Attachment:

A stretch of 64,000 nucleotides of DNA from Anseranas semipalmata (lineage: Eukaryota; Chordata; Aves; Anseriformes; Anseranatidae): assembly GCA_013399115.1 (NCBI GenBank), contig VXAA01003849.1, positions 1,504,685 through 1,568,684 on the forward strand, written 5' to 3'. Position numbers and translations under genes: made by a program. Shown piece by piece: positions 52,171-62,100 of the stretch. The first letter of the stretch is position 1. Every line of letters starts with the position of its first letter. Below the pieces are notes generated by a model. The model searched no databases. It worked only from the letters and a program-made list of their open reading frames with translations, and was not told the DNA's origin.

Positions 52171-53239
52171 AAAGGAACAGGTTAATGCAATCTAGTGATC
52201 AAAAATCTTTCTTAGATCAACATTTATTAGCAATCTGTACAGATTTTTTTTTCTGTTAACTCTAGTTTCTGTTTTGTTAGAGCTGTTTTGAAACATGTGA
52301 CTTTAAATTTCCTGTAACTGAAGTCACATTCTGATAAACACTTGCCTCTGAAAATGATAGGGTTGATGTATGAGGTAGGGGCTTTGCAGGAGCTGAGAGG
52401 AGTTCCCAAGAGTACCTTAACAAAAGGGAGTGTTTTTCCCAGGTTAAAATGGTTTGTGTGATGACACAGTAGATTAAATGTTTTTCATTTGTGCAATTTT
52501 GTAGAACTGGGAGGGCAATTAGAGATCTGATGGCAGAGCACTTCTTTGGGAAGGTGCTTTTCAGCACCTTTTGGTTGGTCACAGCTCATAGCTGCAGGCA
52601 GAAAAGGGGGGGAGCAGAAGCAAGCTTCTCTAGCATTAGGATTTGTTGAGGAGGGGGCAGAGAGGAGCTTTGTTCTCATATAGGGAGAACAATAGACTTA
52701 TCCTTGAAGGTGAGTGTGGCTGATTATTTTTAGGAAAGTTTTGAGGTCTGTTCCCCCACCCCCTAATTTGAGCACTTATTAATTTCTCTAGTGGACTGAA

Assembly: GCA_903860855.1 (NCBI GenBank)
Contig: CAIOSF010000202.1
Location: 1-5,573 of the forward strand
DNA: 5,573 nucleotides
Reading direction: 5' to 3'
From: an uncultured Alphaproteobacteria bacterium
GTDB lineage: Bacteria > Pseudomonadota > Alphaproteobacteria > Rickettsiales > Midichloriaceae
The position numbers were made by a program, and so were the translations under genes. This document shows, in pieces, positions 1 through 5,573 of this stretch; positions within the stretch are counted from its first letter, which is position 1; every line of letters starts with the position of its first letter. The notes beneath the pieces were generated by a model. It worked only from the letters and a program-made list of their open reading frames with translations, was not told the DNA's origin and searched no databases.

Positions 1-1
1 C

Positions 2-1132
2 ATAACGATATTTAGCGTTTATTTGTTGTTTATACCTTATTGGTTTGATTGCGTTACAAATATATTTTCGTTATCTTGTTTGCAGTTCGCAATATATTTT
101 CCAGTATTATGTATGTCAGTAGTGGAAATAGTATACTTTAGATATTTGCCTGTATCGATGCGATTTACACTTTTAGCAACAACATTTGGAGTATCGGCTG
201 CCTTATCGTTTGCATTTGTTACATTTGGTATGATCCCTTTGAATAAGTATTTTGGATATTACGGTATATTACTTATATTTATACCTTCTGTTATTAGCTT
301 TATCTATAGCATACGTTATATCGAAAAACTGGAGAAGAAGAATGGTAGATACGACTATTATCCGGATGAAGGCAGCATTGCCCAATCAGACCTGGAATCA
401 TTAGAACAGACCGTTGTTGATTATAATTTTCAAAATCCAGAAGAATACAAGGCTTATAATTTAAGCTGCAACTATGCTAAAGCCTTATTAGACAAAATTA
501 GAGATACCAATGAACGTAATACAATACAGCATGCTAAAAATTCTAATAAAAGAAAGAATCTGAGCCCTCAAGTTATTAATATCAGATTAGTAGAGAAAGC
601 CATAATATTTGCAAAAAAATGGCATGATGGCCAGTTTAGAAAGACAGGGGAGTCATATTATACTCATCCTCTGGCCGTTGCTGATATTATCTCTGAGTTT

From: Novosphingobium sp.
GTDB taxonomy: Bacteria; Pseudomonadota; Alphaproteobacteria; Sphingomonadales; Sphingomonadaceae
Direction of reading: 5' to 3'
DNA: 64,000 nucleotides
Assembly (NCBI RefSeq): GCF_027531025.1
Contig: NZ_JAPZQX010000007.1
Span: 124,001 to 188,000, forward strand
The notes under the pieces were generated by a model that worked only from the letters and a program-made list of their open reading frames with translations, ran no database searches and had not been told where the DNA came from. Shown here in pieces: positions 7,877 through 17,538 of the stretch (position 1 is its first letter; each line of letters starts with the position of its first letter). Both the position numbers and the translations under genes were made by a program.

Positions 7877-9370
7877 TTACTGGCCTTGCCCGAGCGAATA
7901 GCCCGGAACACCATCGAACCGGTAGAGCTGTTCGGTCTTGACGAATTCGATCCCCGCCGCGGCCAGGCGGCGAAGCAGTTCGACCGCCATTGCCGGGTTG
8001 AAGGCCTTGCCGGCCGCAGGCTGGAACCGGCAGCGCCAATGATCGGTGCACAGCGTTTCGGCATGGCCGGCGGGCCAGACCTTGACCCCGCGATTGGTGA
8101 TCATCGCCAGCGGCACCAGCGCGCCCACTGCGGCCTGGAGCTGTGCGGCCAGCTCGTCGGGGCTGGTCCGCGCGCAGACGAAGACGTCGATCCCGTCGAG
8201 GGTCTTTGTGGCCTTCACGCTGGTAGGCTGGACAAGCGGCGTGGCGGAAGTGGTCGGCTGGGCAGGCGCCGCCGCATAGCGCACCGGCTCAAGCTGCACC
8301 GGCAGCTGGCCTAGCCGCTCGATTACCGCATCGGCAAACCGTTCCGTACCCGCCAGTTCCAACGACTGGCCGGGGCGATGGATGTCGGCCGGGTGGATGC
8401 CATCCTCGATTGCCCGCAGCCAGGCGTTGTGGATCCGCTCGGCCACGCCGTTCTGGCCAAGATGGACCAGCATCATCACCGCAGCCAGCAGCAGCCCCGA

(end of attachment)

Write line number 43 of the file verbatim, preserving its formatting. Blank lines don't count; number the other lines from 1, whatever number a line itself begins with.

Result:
8401 CATCCTCGATTGCCCGCAGCCAGGCGTTGTGGATCCGCTCGGCCACGCCGTTCTGGCCAAGATGGACCAGCATCATCACCGCAGCCAGCAGCAGCCCCGA